• From Bad to Worse: First, their new faces start melting. Next, they're kicked out of town. It just kind of snowballs from there.
  • Glamour Failure: The sun melts away our heroes' attempt to pass themselves as human.
  • Hell-Bent for Leather: Our heroes.
  • The Hero Dies: Both of ‘em.
  • Heroic BSOD: The silver robot experiences this first before crossing the Despair Event Horizon. Guy-bot follows suit shortly after the silver robot's death.
  • I Cannot Self-Terminate: Both robots are unable to reach the self-destruct switch on their backs. One is forced to activate the other while not able to reach his own.
  • In Case You Forgot Who Wrote It: If the helmets weren't a dead giveaway.
  • Mechanical Lifeforms: The townsfolk act exactly like humans do. We're able to see elderly robots, child robots, and even a pregnant robot in one scene.
  • The Mirror Shows Your True Self: Appears multiple times.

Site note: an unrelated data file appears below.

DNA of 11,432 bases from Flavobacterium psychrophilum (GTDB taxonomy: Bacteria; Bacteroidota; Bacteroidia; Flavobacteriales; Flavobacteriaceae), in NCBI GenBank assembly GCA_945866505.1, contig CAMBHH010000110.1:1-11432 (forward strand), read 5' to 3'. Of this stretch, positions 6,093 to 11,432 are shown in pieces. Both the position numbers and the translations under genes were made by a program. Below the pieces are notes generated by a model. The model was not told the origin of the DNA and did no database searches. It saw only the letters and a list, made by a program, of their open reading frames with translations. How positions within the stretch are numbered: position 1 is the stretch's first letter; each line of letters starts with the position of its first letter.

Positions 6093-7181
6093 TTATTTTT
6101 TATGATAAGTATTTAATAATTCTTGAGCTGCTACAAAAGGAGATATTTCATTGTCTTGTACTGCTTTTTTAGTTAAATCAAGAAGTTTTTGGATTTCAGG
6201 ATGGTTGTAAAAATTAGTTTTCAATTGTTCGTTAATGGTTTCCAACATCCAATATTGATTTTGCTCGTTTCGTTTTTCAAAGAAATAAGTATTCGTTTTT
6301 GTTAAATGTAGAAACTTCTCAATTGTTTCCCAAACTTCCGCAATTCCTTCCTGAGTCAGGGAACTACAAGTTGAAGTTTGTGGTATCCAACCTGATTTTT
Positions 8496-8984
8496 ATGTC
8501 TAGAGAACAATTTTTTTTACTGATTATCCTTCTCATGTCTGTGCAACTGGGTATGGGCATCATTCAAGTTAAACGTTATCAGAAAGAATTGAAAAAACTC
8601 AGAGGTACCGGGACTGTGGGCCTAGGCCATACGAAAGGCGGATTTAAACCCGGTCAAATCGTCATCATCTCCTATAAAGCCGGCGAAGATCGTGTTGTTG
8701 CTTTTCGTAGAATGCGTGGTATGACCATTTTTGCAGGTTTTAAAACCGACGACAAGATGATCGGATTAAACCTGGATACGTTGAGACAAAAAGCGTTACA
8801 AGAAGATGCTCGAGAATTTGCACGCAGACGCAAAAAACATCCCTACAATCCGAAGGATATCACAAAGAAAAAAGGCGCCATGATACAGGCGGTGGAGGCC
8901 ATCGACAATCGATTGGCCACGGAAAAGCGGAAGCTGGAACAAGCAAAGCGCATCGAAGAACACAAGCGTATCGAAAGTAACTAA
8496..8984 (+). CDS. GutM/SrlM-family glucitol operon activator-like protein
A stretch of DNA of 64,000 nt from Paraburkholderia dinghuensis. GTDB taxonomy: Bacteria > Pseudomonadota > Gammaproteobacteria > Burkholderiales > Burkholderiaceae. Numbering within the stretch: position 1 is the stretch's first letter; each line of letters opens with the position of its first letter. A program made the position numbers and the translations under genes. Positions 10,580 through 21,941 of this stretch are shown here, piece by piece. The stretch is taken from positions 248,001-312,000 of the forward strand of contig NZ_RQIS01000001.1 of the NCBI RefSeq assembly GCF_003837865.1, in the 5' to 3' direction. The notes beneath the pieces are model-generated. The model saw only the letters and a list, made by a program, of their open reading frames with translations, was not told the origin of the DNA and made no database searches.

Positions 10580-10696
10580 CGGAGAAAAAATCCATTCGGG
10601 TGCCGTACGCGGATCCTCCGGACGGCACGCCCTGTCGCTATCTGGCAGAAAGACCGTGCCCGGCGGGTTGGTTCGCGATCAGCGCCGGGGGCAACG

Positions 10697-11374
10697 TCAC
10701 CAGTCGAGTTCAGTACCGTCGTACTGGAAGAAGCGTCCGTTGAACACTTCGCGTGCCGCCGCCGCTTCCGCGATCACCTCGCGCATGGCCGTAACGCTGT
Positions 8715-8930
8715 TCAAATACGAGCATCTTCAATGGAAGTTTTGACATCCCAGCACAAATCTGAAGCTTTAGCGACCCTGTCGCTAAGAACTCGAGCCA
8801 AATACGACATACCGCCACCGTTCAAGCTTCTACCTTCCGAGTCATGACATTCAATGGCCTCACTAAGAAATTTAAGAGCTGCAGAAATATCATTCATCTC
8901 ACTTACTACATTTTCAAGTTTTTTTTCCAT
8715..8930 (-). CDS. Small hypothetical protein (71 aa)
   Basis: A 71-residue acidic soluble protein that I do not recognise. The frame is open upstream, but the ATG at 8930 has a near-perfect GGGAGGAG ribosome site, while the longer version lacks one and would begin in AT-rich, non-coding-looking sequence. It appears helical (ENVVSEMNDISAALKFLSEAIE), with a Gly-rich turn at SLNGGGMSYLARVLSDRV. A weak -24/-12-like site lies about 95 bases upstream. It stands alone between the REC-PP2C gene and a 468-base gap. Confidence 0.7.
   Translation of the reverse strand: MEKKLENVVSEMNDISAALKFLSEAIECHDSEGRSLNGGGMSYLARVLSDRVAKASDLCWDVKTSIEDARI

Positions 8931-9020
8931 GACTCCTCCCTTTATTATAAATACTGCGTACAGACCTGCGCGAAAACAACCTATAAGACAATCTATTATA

• The first time, our heroes see their melting masks in the reflection of an ice cream truck.
    • The second time, the silver robot sees his face amongst the remains of his mask in the mirror while they hide from the mob.
    • The third time, Guy-bot takes his helmet off and examines his true face in it, prompting his Rage Against the Reflection.
  • No Name Given: Expected, as there is no dialogue. The credits even list our heroes as "Hero Robot #1" and "Hero Robot #2".
  • Only Six Faces: Two more like. Every single ‘bot in town have the same helmets, up to and including the protagonists themselves. Justified due to the fact that they're all robots.